“I don’t have to worry about commercial breaks anymore,” Lauren Hissrich, executive producer and showrunner of The Witcher, told Quartz. “I don’t have to worry about pleasing advertisers. I don’t even have to think about that with my storytelling. It’s such a huge freedom.”
Hissrich came to Netflix from a career in network television, working on shows like The West Wing and Private Practice. Many shows on traditional US networks then, and still, require unwieldy, 22-episode seasons. Each of those episodes are written with ad breaks built into the scripts. Advertising controls not only the financial model, but the creative one, too.
But Netflix does things differently. They control every aspect of the process. “Netflix is the studio, they are the network, they are an all-encompassing package,” Hissrich said. “What that means to me as a creator is that I have a lot more freedom in terms of stories that I’m telling and how I want to tell them. There are fewer bosses to please. What happens when you’re doing network television is you have a group of executives at the network, executives at the studio, and in producing pods. You’re answering to a lot of different people. Occasionally, that can dilute your work. That is not the case here.”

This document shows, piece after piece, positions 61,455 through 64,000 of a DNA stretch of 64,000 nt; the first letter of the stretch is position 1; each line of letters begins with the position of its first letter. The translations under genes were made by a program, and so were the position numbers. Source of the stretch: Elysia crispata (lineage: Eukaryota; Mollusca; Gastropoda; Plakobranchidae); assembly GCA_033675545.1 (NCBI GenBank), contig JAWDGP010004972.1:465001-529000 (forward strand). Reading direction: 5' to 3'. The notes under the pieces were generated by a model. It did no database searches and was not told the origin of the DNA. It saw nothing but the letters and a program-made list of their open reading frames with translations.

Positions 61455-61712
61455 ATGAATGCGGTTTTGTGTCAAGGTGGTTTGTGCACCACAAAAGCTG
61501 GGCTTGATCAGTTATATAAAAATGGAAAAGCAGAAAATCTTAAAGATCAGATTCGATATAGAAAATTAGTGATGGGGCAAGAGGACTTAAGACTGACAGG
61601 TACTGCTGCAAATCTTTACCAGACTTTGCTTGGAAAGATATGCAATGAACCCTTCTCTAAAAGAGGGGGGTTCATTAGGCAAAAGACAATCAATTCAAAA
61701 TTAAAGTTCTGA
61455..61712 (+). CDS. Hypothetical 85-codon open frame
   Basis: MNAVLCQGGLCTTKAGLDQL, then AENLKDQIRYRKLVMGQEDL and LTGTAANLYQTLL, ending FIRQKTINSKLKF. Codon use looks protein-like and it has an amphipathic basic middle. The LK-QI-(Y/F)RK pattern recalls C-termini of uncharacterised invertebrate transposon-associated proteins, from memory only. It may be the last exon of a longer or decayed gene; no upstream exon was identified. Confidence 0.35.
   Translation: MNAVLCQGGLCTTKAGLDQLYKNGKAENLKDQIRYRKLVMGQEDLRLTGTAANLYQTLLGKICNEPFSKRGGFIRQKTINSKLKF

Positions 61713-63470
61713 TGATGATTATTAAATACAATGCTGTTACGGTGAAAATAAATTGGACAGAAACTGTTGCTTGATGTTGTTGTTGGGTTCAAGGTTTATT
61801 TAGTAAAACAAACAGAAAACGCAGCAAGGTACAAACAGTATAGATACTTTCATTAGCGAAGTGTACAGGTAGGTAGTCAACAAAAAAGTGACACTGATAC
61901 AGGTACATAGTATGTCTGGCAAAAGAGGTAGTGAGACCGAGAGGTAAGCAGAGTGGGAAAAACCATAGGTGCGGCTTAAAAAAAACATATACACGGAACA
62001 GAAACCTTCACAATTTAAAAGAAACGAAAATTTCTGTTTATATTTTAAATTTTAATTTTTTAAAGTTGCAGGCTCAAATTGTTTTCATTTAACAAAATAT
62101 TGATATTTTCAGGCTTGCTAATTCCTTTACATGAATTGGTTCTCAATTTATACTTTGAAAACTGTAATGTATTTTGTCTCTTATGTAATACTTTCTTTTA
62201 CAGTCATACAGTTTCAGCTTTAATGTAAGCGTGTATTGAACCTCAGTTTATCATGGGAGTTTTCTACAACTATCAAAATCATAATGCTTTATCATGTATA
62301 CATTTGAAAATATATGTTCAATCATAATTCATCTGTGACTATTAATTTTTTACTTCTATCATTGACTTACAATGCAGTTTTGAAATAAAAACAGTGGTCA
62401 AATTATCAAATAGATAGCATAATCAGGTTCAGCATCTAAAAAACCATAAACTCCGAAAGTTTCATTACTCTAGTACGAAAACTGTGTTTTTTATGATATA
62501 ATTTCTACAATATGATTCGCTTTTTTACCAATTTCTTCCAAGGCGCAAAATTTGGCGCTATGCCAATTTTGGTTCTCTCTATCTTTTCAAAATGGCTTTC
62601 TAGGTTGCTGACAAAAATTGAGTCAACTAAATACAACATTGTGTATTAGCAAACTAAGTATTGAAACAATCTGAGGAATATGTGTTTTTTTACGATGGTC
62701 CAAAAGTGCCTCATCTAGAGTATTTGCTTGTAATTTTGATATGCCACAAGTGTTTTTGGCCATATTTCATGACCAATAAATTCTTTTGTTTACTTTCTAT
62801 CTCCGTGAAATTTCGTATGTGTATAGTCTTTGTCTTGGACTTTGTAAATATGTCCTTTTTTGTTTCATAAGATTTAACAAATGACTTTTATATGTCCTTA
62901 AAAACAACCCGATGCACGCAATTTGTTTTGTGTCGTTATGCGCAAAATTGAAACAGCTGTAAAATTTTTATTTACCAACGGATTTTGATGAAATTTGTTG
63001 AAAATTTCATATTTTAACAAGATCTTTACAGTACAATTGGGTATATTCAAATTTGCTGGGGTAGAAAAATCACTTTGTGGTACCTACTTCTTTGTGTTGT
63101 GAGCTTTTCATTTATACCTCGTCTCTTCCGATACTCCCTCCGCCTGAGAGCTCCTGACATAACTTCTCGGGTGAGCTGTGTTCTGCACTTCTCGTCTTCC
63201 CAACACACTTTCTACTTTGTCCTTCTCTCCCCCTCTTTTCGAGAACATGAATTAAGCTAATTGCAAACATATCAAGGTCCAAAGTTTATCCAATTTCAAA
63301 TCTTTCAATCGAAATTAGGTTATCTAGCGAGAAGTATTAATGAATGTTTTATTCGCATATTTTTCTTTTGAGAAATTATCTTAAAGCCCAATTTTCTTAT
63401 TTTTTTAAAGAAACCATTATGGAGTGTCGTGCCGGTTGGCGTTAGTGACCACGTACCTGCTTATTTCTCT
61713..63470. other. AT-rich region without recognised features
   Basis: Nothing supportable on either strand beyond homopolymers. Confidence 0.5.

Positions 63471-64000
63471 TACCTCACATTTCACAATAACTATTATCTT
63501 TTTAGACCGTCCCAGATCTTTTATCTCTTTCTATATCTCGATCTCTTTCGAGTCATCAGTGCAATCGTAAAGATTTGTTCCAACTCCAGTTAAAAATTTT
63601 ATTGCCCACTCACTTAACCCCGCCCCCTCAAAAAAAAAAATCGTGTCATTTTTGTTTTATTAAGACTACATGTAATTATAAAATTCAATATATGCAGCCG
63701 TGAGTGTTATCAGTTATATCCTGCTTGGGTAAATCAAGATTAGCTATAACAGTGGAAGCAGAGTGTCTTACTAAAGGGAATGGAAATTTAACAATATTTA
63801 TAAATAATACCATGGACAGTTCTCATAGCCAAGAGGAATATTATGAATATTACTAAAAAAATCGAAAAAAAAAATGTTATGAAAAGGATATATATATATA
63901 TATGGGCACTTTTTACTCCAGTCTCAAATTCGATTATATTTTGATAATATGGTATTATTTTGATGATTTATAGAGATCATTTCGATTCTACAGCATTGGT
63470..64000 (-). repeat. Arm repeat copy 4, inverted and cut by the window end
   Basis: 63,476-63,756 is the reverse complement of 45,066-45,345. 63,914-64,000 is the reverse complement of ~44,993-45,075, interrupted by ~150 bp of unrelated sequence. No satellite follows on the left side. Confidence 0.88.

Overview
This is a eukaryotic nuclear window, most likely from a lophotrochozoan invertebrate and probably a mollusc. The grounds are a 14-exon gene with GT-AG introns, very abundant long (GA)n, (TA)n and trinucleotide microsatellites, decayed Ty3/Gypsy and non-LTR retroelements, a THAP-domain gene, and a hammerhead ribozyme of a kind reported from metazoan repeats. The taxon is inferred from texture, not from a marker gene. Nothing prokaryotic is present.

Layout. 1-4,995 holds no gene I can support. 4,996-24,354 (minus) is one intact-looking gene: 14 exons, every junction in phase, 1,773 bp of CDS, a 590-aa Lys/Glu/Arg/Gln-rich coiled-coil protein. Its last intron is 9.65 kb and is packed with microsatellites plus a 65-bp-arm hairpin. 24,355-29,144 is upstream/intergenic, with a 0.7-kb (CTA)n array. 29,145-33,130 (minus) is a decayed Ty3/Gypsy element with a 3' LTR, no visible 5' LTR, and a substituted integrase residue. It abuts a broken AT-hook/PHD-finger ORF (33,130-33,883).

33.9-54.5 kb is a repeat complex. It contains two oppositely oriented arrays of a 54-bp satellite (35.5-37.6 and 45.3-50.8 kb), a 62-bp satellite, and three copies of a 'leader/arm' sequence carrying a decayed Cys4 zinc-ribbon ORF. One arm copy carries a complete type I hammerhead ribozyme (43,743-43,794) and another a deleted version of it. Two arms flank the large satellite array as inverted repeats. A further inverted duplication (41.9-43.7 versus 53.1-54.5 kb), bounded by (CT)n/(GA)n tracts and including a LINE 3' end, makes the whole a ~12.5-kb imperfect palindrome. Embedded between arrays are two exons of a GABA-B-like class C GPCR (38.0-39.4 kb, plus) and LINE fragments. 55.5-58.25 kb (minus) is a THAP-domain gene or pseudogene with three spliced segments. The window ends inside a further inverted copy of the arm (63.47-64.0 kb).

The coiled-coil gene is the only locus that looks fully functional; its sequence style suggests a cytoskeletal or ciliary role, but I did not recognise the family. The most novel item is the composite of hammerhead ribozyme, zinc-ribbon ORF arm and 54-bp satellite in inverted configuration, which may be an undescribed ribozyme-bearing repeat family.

Streaming TV, built on the assumption that viewers will want to binge-watch chunks of series, has altered the creative process as well. Hissrich said she loves writing for binge-watchers, because it frees her up to focus on the storytelling. “I don’t have to repeat a bunch of things. I don’t have to constantly remind the audience what they saw two years ago, or two months ago, or a week ago. I can trust them to hang onto the story I’m trying to tell. It’s a really exciting way to do things.”
Some TV critics have condemned the binge model for that exact reason. Many streaming shows tend to lose all sense of “the episode” as a storytelling device, instead relying on bloated installments that bleed into one another. They put little value on self-contained stories—episodes that themselves have a beginning, middle, and end, a theme, and can be enjoyed independently of a full season.